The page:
BACKGROUND: Worldwide 2 billion people are exposed to hepatitis B infection, 350 million have chronic infection, 65 million in sub-Saharan Africa. Uganda is highly endemic with 10% national prevalence of hepatitis B infection, rates varying across the country from 4% in the southwest and 25% in the Northeast. Childhood vaccination was rolled out in 2002, the effect of which on the burden of hepatitis B has not been examined. We determined the prevalence and risk factors for hepatitis B infection in the Northern Uganda Municipality of Gulu. METHODS: We carried out a cross-sectional, population-based survey. The study population included those found at home at the time of recruitment. Data on demographics, wealth index, cultural and behavioral factors, vaccination and health education on hepatitis B were collected. Hepatitis B infection (Hepatitis B surface antigen positive) and lifetime exposure (anti-hepatitis B core antibody positive) were measured. Analysis was done in 2 age groups, 1-14 years, 14 years and more. Associations between predictors and HBV infection were assessed. RESULTS: Information on 790 respondents were analyzed. Overall, 139/790 (17.6%) had hepatitis B infection and 572/790 (72.4%) lifetime exposure. In the younger age group 16/73 (21.9%) had hepatitis B infection and 35/73 (48%) lifetime exposure. Increasing wealth was protective for infection (OR 0.46 per quartile, 95% CI=0.26-0.82, p=0.009), while older age was protective for lifetime exposure (OR 2.70 per age group, 95% CI 1.03-7.07, p=0.043). In the older age group, overall hepatitis B infection was seen in 123/717 (17.2%) and lifetime exposure in 537/717 (74.9%). The female sex (OR 0.63, 95% CI=0.42-0.98, p=0.032) and increasing age (OR 0.76 per age group, 95% CI=0.64-0.91, p=0.003) were factors associated with infection. For lifetime exposure, increasing number of lifetime sexual partners was a risk factor (OR 1.19 per partner category, 95% CI=1.04-1.38, p=0.012). CONCLUSIONS: We found a high prevalence of hepatitis B infection and lifetime exposures to hepatitis B in this northern Uganda Municipality. Targeted vaccination of susceptible adults and improving existing childhood vaccinations and provision of treatment for those with infection will play roles in reducing the high prevalence rates seen in the population.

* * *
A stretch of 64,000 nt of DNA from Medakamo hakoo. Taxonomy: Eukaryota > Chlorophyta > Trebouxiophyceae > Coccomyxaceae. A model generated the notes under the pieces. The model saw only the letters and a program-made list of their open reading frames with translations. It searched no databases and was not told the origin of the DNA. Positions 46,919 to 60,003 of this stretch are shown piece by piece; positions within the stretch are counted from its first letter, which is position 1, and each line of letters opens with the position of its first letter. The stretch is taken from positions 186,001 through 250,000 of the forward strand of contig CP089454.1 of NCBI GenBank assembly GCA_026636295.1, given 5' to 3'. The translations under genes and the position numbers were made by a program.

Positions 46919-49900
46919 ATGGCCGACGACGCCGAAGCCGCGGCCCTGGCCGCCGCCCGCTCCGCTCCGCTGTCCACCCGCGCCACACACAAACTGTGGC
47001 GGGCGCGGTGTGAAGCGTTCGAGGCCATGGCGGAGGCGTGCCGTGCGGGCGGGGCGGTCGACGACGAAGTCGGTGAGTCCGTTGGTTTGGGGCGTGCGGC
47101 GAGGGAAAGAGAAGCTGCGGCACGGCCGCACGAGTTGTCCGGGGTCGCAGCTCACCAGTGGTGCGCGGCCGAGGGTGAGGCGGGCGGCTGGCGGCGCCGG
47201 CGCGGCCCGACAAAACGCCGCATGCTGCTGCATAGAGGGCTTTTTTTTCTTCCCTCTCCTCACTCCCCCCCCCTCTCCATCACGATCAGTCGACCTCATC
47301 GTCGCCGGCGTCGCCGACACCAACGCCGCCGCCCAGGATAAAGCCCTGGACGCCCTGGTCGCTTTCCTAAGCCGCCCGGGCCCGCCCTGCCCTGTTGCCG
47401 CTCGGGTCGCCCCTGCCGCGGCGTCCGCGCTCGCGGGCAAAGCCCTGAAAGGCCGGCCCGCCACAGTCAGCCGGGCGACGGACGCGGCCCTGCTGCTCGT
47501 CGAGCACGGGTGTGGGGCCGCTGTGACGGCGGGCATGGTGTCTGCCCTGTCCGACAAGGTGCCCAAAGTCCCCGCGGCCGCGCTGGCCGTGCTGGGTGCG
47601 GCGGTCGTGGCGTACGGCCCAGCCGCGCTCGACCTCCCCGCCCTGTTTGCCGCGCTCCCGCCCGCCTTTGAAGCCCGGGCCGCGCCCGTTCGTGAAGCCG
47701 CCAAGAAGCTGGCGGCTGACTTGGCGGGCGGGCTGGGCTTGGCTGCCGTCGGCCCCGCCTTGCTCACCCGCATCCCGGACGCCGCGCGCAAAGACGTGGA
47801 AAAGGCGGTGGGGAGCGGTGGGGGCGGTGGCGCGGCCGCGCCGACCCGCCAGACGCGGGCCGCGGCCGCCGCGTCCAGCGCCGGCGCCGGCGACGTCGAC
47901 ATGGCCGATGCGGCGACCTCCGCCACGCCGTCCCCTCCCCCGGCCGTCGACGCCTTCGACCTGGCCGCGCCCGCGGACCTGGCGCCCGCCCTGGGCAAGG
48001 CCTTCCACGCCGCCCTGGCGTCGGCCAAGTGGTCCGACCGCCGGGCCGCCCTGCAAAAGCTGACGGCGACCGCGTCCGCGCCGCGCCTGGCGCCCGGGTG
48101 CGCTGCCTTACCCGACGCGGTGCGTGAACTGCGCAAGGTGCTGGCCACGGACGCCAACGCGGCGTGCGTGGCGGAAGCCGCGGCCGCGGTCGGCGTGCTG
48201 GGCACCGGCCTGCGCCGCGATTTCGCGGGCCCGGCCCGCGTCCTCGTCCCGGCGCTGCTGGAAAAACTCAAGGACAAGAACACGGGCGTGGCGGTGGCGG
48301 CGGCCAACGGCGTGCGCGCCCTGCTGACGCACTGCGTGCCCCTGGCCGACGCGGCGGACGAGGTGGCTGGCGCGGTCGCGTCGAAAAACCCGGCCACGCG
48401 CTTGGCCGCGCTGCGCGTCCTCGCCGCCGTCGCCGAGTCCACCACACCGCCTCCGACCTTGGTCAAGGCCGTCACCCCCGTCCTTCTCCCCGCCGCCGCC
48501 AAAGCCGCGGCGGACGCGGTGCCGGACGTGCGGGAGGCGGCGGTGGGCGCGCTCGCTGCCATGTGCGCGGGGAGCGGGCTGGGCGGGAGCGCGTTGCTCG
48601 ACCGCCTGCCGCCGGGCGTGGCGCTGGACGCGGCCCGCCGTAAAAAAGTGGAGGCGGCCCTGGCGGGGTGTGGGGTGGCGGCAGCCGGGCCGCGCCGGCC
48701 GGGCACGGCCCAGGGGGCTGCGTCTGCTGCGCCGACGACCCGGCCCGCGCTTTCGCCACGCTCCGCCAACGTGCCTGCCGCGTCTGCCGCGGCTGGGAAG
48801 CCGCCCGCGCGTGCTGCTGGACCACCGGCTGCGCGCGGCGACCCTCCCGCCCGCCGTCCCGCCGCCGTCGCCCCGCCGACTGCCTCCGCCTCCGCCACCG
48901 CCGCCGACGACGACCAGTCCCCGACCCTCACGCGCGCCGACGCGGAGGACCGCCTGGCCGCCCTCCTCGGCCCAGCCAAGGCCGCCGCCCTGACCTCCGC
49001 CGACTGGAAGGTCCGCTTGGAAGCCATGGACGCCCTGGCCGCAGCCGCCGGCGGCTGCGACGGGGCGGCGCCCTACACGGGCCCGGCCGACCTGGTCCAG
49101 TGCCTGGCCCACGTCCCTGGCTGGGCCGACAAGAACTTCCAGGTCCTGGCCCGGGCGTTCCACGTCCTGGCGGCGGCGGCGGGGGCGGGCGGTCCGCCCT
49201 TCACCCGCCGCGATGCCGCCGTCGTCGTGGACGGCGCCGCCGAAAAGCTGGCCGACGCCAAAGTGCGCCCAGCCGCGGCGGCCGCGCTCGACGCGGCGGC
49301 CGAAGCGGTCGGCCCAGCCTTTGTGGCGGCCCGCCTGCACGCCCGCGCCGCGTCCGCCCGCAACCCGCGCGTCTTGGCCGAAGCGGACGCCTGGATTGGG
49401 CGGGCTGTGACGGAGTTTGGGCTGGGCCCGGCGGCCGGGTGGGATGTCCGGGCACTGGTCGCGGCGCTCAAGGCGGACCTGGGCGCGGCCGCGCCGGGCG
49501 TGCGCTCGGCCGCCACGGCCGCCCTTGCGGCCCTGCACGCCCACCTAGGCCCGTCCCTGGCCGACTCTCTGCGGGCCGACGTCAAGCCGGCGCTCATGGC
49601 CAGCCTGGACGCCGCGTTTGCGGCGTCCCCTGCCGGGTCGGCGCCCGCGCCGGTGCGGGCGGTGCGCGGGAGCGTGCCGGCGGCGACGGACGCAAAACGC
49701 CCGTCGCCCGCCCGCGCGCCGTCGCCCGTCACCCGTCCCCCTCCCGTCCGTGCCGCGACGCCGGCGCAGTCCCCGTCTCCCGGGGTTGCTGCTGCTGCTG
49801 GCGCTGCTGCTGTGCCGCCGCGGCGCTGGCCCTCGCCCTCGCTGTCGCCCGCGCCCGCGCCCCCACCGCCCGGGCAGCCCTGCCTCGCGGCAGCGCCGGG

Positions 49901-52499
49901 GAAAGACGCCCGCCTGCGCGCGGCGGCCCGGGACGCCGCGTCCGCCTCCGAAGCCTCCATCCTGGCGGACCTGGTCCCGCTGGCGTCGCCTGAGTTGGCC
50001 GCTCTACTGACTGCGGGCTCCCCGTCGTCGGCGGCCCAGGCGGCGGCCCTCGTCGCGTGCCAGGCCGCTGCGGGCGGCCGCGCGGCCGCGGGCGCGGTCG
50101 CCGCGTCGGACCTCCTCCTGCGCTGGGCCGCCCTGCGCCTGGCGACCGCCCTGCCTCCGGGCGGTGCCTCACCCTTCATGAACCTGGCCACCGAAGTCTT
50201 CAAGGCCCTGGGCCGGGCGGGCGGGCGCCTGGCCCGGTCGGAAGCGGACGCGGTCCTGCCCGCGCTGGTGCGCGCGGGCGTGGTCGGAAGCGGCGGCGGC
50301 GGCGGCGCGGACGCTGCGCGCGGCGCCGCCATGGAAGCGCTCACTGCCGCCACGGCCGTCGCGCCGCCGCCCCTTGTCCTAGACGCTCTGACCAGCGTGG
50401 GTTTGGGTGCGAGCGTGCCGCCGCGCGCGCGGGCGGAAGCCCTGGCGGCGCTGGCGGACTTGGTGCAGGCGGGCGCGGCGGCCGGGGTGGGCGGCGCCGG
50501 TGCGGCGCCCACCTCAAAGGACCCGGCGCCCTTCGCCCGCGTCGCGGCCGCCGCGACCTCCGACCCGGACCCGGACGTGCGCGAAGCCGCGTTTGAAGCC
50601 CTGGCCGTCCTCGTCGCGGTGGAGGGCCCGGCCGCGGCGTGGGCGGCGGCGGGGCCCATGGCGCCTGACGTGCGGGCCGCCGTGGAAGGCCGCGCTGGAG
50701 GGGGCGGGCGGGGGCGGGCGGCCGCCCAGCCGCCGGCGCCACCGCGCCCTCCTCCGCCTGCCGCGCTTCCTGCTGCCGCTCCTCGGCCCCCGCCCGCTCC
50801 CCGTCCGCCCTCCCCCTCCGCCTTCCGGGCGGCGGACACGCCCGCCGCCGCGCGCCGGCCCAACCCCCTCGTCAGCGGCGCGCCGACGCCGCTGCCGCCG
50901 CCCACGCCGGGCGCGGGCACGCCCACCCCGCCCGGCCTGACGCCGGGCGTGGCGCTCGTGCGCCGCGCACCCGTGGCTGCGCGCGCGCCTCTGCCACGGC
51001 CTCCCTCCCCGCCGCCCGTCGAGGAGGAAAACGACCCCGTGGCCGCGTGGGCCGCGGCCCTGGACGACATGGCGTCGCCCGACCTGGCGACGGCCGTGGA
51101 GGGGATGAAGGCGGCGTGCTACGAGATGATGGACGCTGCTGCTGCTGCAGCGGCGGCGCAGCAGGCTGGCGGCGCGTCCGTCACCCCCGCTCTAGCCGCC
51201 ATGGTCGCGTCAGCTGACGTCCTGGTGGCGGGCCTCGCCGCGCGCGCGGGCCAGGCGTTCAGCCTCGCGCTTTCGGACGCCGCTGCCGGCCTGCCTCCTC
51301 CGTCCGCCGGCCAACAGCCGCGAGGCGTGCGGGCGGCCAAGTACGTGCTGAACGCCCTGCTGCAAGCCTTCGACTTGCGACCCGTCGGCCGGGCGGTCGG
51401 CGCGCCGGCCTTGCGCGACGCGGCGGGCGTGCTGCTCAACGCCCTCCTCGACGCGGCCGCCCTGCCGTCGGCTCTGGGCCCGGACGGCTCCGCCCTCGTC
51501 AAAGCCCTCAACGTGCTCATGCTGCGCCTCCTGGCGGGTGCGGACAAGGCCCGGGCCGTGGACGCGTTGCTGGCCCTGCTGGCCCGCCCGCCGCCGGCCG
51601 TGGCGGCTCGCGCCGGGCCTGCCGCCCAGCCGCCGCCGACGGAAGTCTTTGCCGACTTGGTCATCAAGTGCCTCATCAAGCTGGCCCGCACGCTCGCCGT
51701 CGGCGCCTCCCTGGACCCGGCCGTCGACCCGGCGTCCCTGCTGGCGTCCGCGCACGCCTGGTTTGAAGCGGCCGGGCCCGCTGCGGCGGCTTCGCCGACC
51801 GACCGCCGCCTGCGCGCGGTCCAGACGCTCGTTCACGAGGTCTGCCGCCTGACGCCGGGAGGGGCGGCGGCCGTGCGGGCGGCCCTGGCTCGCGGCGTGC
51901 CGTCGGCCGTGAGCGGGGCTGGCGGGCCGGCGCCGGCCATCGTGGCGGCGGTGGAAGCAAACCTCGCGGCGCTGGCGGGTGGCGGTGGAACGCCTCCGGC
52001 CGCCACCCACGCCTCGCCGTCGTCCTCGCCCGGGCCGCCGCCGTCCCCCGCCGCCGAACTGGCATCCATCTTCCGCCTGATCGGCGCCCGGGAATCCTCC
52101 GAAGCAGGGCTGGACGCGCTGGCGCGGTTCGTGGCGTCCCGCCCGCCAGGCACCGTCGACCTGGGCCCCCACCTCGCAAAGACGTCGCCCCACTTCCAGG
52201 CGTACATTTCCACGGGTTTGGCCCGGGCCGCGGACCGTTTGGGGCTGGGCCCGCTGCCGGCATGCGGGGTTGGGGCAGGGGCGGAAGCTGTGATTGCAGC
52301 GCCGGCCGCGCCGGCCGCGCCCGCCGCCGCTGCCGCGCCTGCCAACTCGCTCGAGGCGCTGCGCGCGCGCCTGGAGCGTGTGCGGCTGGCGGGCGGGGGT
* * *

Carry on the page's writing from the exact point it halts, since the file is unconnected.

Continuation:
Assuntos
Hepatite B/epidemiologia , Adolescente , Adulto , Criança , Pré-Escolar , Estudos Transversais , Feminino , Inquéritos Epidemiológicos , Humanos , Lactente , Masculino , Pessoa de Meia-Idade , Prevalência , Fatores de Risco , Uganda/epidemiologia , Adulto Jovem